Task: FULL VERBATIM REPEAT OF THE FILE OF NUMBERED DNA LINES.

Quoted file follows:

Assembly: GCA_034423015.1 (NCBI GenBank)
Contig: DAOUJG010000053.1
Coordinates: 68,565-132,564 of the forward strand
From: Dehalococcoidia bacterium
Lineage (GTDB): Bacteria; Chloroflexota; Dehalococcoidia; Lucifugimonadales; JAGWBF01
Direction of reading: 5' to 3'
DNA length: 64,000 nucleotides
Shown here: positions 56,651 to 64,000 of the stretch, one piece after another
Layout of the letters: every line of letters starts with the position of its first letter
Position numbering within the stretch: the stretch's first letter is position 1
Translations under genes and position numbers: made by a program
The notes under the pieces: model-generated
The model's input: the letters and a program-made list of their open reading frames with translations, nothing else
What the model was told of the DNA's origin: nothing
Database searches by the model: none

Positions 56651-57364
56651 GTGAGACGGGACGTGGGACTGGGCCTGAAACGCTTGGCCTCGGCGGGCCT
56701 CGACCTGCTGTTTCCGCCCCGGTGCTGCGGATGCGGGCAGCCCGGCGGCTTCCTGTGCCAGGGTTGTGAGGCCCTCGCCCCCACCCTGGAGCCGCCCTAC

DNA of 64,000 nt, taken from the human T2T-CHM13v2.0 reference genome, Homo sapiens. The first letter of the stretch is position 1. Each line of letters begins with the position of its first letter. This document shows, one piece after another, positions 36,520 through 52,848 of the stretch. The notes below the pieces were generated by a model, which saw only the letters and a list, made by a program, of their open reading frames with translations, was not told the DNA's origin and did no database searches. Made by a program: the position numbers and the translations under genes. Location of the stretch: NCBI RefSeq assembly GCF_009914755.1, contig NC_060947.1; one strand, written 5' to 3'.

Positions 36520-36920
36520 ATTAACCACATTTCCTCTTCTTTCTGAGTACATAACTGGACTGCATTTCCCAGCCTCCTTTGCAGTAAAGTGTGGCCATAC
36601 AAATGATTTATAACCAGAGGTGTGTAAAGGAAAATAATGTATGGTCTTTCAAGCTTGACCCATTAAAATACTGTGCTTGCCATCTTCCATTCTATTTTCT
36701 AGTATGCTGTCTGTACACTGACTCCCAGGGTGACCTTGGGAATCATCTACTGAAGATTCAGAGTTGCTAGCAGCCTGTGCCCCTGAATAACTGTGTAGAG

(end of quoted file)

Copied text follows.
Assembly: GCA_034423015.1 (NCBI GenBank)
Contig: DAOUJG010000053.1
Coordinates: 68,565-132,564 of the forward strand
From: Dehalococcoidia bacterium
Lineage (GTDB): Bacteria; Chloroflexota; Dehalococcoidia; Lucifugimonadales; JAGWBF01
Direction of reading: 5' to 3'
DNA length: 64,000 nucleotides
Shown here: positions 56,651 to 64,000 of the stretch, one piece after another
Layout of the letters: every line of letters starts with the position of its first letter
Position numbering within the stretch: the stretch's first letter is position 1
Translations under genes and position numbers: made by a program
The notes under the pieces: model-generated
The model's input: the letters and a program-made list of their open reading frames with translations, nothing else
What the model was told of the DNA's origin: nothing
Database searches by the model: none

Positions 56651-57364
56651 GTGAGACGGGACGTGGGACTGGGCCTGAAACGCTTGGCCTCGGCGGGCCT
56701 CGACCTGCTGTTTCCGCCCCGGTGCTGCGGATGCGGGCAGCCCGGCGGCTTCCTGTGCCAGGGTTGTGAGGCCCTCGCCCCCACCCTGGAGCCGCCCTAC

DNA of 64,000 nt, taken from the human T2T-CHM13v2.0 reference genome, Homo sapiens. The first letter of the stretch is position 1. Each line of letters begins with the position of its first letter. This document shows, one piece after another, positions 36,520 through 52,848 of the stretch. The notes below the pieces were generated by a model, which saw only the letters and a list, made by a program, of their open reading frames with translations, was not told the DNA's origin and did no database searches. Made by a program: the position numbers and the translations under genes. Location of the stretch: NCBI RefSeq assembly GCF_009914755.1, contig NC_060947.1; one strand, written 5' to 3'.

Positions 36520-36920
36520 ATTAACCACATTTCCTCTTCTTTCTGAGTACATAACTGGACTGCATTTCCCAGCCTCCTTTGCAGTAAAGTGTGGCCATAC
36601 AAATGATTTATAACCAGAGGTGTGTAAAGGAAAATAATGTATGGTCTTTCAAGCTTGACCCATTAAAATACTGTGCTTGCCATCTTCCATTCTATTTTCT
36701 AGTATGCTGTCTGTACACTGACTCCCAGGGTGACCTTGGGAATCATCTACTGAAGATTCAGAGTTGCTAGCAGCCTGTGCCCCTGAATAACTGTGTAGAG